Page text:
Unfortunately nature shows outside my window are limited to the occasional squirrel-on-crow action. That’s too one-sided to be much fun; one crow has the smarts of a neighborhood worth of squirrels.

          • 0 avatar
            CoreyDL

            I have cancelled the meeting of the Counsel, then. So you got into lawyering later in life?

    • 0 avatar
      RobertRyan

      Mullet Food is not Aussie Utes, but older F250’s and F350’s that were built in Australia until 1980
      http://i280.photobucket.com/albums/kk200/RobertRyan4/image_zpseenup9nu.jpeg

  • avatar
    nels0300

    Seriously, who wants a made in China General Motors vehicle? My iPad? Fine. Not ready for my car to come from there yet.

    It’s funny to me that my Toyota only took a few days train ride to Minnesota from it’s birthplace and GM is now sending us vehicles from the other side of the planet.

    • 0 avatar
      Fred

      Believe me if the price is right they will sell. People bought the truly pos Yugo.

      • 0 avatar
        Drzhivago138

        You know your car is bad when NATO targets the arms factory next door but “accidentally” bombs the car factory instead.

      • 0 avatar
        Funky

        Fred; The Yugo was represented honestly as a Yugo versus this Buick which will most likely not be represented as a “proudly made in China” Buick.

        • 0 avatar
          Fred

          So how many American cars are made in Mexico or Canada? Why do we still think Accords and Camry as foreign cars.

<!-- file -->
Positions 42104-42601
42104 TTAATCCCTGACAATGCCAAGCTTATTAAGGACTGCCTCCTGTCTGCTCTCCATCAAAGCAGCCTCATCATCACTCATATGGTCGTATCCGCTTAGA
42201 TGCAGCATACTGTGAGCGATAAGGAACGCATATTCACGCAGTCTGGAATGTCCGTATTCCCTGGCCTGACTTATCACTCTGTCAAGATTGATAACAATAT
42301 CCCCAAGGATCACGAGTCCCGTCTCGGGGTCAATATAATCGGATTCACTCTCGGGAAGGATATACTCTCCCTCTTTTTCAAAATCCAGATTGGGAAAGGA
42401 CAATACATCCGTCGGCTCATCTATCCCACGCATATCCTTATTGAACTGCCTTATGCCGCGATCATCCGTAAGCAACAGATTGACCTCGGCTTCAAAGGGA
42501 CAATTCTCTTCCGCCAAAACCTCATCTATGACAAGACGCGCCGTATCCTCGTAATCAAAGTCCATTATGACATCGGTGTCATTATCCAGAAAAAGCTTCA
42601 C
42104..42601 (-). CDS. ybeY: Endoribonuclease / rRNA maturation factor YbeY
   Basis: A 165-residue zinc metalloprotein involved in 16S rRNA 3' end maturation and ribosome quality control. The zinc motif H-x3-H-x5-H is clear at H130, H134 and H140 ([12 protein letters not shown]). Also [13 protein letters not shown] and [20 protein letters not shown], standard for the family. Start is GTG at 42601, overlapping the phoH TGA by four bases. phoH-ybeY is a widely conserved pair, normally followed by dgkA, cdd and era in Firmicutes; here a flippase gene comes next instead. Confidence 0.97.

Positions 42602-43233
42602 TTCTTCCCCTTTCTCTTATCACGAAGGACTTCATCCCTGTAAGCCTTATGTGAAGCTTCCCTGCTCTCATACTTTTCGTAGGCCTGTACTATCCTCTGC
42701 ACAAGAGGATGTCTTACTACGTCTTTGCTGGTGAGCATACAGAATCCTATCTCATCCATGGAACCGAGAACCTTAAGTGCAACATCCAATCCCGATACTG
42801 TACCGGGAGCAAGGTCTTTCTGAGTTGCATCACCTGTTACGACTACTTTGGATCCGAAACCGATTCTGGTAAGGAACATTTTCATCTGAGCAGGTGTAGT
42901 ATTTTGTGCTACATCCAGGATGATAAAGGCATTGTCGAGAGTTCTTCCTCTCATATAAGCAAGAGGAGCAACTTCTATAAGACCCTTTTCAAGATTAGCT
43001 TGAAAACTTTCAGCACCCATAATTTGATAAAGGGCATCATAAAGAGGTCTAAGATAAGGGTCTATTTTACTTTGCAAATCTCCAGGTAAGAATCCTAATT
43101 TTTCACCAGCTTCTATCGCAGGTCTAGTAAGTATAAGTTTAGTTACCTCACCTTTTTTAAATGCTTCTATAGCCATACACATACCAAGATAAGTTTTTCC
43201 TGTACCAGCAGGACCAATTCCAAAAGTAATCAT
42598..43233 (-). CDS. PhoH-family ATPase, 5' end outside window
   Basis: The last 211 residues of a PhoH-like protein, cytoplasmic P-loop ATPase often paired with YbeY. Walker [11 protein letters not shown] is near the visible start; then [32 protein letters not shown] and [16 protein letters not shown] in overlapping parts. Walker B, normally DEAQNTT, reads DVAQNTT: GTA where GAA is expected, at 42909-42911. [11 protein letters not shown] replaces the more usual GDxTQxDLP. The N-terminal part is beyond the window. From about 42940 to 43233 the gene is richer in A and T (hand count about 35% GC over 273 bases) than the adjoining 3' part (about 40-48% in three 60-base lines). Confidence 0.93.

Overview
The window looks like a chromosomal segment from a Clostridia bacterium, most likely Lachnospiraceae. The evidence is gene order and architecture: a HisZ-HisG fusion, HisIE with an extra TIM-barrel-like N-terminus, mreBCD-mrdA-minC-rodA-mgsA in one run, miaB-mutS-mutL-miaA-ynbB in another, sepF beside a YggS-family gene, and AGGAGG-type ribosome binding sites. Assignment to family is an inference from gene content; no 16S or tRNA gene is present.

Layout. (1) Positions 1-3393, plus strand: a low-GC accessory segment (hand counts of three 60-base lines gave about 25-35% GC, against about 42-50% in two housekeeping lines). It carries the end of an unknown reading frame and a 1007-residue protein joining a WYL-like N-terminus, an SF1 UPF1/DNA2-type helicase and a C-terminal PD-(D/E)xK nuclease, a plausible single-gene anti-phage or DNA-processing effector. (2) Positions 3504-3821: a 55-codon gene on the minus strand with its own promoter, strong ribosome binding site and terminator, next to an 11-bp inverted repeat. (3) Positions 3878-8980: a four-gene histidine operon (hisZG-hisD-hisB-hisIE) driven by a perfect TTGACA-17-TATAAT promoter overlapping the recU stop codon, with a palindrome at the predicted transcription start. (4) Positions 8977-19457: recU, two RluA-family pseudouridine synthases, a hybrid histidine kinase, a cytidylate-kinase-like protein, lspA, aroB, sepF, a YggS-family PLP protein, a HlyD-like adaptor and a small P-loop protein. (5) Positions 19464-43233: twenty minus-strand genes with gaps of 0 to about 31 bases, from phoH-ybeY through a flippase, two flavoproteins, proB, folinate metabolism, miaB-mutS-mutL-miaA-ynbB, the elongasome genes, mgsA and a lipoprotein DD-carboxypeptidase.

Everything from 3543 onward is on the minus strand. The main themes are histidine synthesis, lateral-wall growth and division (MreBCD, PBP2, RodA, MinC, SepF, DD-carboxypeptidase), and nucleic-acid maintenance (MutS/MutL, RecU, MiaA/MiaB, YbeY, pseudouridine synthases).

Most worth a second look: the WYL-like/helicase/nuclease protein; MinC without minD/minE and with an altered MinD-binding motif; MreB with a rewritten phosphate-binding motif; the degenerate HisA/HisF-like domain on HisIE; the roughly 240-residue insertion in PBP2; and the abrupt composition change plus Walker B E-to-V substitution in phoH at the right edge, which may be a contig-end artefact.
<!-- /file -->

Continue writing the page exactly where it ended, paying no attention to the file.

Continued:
• 0 avatar
            Funky

            This is a good point. Ford and General Motors, I think, proudly admit to building vehicles in Mexico and in Canada. Honda and Toyota also proudly admit that some of their vehicles are made in the USA. A different discussion for a different day could be whether there is a difference in quality versus Ford and GM products made in the USA and those made in Mexico and Canada or a difference versus Honda and Toyota products made in the USA versus Japan. Regardless of the potential differences in quality, Ford, GM, Honda, and Toyota all proudly admit to building vehicles in Mexico, Canada, and in the USA. And I doubt GM/Buick (or others like Volvo) will openly state to their customers they are proudly building vehicles in China for import to the USA.

        • 0 avatar
          Superdessucke

          They will market the Buicks as globally sourced. It will work, at first. But quality issues and political issues may catch up to them. And GM will end up outsmarting itself, again. Personally, I hope this blows up in GM’s face and this crappy company finally goes out of business.

    • 0 avatar
      sportyaccordy

      If you have a modern car odds are there are a bunch of critical parts “Made In China” in your car anyway.

      And your Ipad can kill you just as well as a car can. Case in point those exploding hoverboards. Your Ipad is made in China but doesn’t explode and burn your house down while you sleep. What is the difference? The Ipad and its manufacturing process are designed by Apple, and all of its components are quality checked. A Chinese made Buick is no different. This mindless xenophobia is ridiculous…. you are like 30 years late lol.

      • 0 avatar
        CJinSD

        You’re facing some challenges mathematically.

        http://www.telegraph.co.uk/news/worldnews/asia/china/8944028/One-third-of-Chinese-toys-contain-heavy-metals.html

        • 0 avatar
          Drzhivago138

          As an AFOL, I got caught up in the Internet uproar when we found out our beloved Lego was starting production in Chinese factories. If we’re paying $0.13/brick (the new ratio after the inflation adjustment), we’d better be getting European quality!